Ten years after its launch, Dropbox has filed for an IPO. The company’s S-1 filing with SEC reveals revenue of $603.8 million, $844.8 million, and $1,106.8 million in 2015, 2016, and 2017, respectively, representing an annual growth rate of 40% and 31%.
Dropbox generated net losses of $325.9 million, $210.2 million, and $111.7 million in 2015, 2016, and 2017, respectively. It also generated positive free cash flow of $137.4 million and $305.0 million in 2016 and 2017 compared to negative free cash flow of $63.9 million in 2015.
Currently, Dropbox has over 11 million paying users.
The company’s growth strategy is as follows:
● Increase adoption and paid conversion
We designed Dropbox to be easy to try, use, and buy. Anyone can create an account and be up and running in minutes. We believe that our current registered user base represents a significant opportunity to increase our revenue. We estimate that approximately 300 million of our registered users have characteristics—including specific email domains, devices, and geographies—that make them more likely than other registered users to pay over time. Substantially all of our paying users share at least one of these characteristics. We reach our users through in-product notifications on our website and across hundreds of millions of actively connected devices without any external marketing spend. We define an actively connected device as a desktop, laptop, phone, or tablet on which our app has been installed, and from which our app has been launched, and made a request to our servers at least once in the most recent quarter.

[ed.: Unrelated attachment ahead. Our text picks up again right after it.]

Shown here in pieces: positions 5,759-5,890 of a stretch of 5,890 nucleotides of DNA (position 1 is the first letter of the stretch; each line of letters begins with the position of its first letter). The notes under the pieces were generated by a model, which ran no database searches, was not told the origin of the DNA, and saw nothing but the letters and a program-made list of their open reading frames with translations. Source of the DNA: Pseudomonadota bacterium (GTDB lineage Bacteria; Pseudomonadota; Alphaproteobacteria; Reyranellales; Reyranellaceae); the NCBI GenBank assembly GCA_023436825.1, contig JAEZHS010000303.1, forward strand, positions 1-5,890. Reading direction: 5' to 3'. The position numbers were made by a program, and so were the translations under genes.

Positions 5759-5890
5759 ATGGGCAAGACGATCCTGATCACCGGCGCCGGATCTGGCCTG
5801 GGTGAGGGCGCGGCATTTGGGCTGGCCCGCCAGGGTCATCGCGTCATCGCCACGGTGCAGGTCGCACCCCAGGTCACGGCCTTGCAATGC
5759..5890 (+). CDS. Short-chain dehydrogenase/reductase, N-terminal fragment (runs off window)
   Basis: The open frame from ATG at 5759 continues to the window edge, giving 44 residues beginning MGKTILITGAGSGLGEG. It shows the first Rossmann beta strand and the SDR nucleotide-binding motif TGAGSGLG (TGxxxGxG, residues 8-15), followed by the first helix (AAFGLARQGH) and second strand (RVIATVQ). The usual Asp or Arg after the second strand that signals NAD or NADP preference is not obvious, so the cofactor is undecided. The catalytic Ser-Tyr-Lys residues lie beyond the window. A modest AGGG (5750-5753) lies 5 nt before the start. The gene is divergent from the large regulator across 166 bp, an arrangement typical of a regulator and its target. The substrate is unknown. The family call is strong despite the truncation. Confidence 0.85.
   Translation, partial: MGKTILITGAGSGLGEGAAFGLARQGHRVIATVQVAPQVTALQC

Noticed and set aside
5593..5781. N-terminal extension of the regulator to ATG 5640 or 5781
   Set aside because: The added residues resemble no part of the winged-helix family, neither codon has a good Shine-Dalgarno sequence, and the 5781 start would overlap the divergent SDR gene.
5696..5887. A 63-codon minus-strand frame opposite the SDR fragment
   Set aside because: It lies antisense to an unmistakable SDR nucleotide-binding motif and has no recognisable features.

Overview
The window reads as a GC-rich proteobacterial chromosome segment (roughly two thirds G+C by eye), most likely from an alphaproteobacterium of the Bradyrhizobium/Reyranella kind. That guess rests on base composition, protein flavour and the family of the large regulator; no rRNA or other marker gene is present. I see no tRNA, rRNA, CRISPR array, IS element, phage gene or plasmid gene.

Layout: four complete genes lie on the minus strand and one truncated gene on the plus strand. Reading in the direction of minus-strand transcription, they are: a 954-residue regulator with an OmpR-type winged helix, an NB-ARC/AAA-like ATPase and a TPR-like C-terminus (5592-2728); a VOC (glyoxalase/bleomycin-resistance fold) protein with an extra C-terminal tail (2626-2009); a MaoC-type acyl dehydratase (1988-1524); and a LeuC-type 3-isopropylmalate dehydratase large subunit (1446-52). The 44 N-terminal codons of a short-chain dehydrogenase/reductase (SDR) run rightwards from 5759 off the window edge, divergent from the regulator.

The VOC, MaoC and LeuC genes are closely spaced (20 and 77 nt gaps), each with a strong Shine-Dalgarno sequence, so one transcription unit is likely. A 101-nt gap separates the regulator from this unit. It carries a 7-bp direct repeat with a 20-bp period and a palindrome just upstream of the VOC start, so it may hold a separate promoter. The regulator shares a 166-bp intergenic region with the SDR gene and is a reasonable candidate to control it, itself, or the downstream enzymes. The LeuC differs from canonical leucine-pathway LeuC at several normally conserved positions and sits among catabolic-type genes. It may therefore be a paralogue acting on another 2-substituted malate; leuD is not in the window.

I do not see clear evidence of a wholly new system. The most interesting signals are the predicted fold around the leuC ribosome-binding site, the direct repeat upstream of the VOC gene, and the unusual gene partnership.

● Upgrade our paying users
We offer a range of paid subscription plans, from Plus and Professional for individuals, to Standard, Advanced, and Enterprise for teams. We analyze usage patterns within our network and run hundreds of targeted marketing campaigns to encourage paying users to upgrade their plans. For example, we prompt individual subscribers who collaborate with others on Dropbox to purchase our Standard or Advanced plans for a better team experience. In 2017, over 40% of new Dropbox Business teams included a member who was previously a subscriber to one of our individual paid plans. We believe that a large majority of individual customers use Dropbox for work, which creates an opportunity to significantly increase conversion to Dropbox Business team offerings over time.
● Apply insights to build new product experiences
As our community of users grows, we gain more insight into their needs and pain points. We translate these insights into new product experiences that support the entire content lifecycle. For example, we learned through analytics and research that our users often work with many different types of content. As a result, we added the ability to embed rich media in Paper so they can pull everything together in one place—from InVision graphics and Google slides to Spotify tracks and Vimeo clips.
● Expand our ecosystem
Our open and thriving ecosystem fosters deeper relationships with our users and makes Dropbox more valuable to them over time. The scale and reach of our platform is enhanced by a number of third-party applications, developers, and technology partners. As of December 31, 2017, Dropbox was receiving over 50 billion API calls per month, and more than 500,000 developers had registered and built applications on our platform.
Notably, Dropbox warns that its revenue growth rate has declined in recent periods and may continue to slow in the future. It also notes that “We have a history of net losses, we anticipate increasing expenses in the future, and we may not be able to achieve or maintain profitability.”
The company says its IPO is targeting a $500 million fundraise. It has applied to list its Class A common stock on the Nasdaq Global Select Market under the symbol “DBX”.
You can download Dropbox from the App Store for free.